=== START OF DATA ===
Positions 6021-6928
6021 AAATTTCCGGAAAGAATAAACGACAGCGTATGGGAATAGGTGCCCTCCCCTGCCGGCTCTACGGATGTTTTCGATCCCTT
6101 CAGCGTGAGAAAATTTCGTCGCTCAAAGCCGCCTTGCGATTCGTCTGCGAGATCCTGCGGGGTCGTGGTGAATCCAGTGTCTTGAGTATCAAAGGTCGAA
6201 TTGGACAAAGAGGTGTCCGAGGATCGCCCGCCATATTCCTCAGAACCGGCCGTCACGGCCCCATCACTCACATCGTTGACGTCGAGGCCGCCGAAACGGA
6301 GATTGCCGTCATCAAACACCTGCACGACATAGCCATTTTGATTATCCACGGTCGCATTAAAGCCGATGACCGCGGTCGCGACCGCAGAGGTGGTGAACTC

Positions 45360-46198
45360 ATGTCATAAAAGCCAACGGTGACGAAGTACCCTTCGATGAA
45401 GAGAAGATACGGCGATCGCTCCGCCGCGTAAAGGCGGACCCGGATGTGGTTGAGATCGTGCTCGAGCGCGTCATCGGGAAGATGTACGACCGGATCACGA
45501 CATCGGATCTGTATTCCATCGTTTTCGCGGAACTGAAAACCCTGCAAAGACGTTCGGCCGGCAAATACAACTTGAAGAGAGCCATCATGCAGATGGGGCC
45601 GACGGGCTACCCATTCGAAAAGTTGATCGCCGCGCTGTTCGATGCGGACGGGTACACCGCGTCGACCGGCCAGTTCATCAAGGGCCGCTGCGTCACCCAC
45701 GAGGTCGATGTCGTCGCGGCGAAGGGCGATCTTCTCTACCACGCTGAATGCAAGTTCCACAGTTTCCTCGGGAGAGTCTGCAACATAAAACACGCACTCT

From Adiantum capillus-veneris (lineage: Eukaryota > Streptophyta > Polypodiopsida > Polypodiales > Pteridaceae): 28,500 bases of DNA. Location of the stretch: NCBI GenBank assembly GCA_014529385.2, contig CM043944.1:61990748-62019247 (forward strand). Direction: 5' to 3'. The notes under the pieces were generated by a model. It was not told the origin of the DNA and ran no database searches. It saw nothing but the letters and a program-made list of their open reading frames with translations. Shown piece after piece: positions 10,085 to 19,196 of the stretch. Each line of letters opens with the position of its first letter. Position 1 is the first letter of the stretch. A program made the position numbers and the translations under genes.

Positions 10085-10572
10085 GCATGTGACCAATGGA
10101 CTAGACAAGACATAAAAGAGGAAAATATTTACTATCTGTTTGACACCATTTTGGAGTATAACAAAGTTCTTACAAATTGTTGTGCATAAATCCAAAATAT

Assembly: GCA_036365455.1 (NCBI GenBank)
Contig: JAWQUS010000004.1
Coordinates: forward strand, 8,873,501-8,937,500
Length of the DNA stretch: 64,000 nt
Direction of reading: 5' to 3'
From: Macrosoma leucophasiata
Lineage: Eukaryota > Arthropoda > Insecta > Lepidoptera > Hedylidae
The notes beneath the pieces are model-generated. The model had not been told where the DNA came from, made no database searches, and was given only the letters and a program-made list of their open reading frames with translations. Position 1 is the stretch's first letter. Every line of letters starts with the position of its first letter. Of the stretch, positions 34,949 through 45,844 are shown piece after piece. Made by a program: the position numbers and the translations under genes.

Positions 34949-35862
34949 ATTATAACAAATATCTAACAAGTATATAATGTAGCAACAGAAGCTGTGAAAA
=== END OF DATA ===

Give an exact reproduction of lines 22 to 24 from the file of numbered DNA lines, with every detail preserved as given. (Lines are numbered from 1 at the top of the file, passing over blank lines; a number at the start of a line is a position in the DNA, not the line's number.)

Lineage: Eukaryota > Arthropoda > Insecta > Lepidoptera > Hedylidae
The notes beneath the pieces are model-generated. The model had not been told where the DNA came from, made no database searches, and was given only the letters and a program-made list of their open reading frames with translations. Position 1 is the stretch's first letter. Every line of letters starts with the position of its first letter. Of the stretch, positions 34,949 through 45,844 are shown piece after piece. Made by a program: the position numbers and the translations under genes.

Positions 34949-35862